Full Avar armor found in grave in Hungary

Archaeologists from the Déri Museum have unearthed a complete set of lamellar armor in an Early Avar grave near Ebes, northeastern Hungary. It dates to the first half of the 7th century and is only the second set of Pannonian Avar lamellar armor ever discovered largely intact and in its original position. The first was found in Derecske just 10 miles south of Ebes in 2017.

Believed to have originated from the Eastern Eurasian Steppe, the Pannonian Avar peoples invaded Eastern Europe in the 6th century and established a Khaganate that ruled over the Pannonian Basin until its defeat by Charlemagne’s son Pepin of Italy in 796. Their heavy cavalry was a key element of their success in battle, and lamellar armor was an essential part of the equipment of Pannonian Avar heavy cavalry. They were not military-issue, not uniforms. The officers had them custom-made to fit, and there is a wide range of types, sizes and shapes with different numbers of plates and different laces.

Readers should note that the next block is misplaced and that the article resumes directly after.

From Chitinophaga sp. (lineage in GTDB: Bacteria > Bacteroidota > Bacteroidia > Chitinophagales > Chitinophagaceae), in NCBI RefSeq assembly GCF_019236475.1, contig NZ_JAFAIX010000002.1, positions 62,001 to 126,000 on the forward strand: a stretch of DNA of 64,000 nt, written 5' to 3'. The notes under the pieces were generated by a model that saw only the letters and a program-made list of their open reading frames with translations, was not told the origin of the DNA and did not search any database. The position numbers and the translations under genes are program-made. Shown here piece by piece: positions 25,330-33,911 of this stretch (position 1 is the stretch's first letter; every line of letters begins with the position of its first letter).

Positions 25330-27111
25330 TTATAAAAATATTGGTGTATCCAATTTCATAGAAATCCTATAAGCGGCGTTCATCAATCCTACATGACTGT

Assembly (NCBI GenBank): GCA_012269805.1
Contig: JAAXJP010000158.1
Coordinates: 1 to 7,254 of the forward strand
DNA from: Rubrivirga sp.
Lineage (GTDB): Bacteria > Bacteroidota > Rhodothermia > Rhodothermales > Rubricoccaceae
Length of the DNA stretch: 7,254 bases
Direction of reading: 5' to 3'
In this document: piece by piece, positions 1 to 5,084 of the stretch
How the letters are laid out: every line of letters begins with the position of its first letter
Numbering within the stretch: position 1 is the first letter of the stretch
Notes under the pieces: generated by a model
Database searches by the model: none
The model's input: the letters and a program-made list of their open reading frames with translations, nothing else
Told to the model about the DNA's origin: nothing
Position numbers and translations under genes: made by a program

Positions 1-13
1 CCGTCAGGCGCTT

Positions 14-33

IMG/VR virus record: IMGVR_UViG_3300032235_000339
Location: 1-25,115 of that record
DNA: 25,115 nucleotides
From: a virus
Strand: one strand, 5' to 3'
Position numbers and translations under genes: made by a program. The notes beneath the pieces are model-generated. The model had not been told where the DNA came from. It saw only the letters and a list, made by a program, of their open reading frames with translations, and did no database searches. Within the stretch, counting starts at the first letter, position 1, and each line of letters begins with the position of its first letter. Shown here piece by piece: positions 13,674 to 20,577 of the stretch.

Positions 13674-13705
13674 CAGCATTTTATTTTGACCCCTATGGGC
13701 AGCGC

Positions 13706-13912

The grave was found in November 2023 during a preliminary excavation of a ten-hectare site on the outskirts of the village of Ebes. Two Avar cemeteries had been discovered earlier in the course of the excavation project, but this grave was solitary, not part of either of the cemeteries. The team first encountered the skeletal remains of a horse. Under the horse bones the set of armor was found, a wooden quiver with arrows, a bow and a sword placed atop the armor. The deceased was not buried wearing the armor, rather it was laid over him, then topped with his weapons and the horse of top of them.

The horse bones were removed in situ. The rest of the grave and its artifact assemblage were removed in a large soil block and transported to the museum for excavation in laboratory conditions to ensure the armor elements stay in their original configuration and so that any organic materials, even traces, can be detected in the soil. The weapons and armor are currently exposed on the surface of the block, but have not been fully recovered.

The meticulous micro-excavation is expected to take several more months. Archaeologists think there may be additional grave goods underneath the deceased that are not yet visible.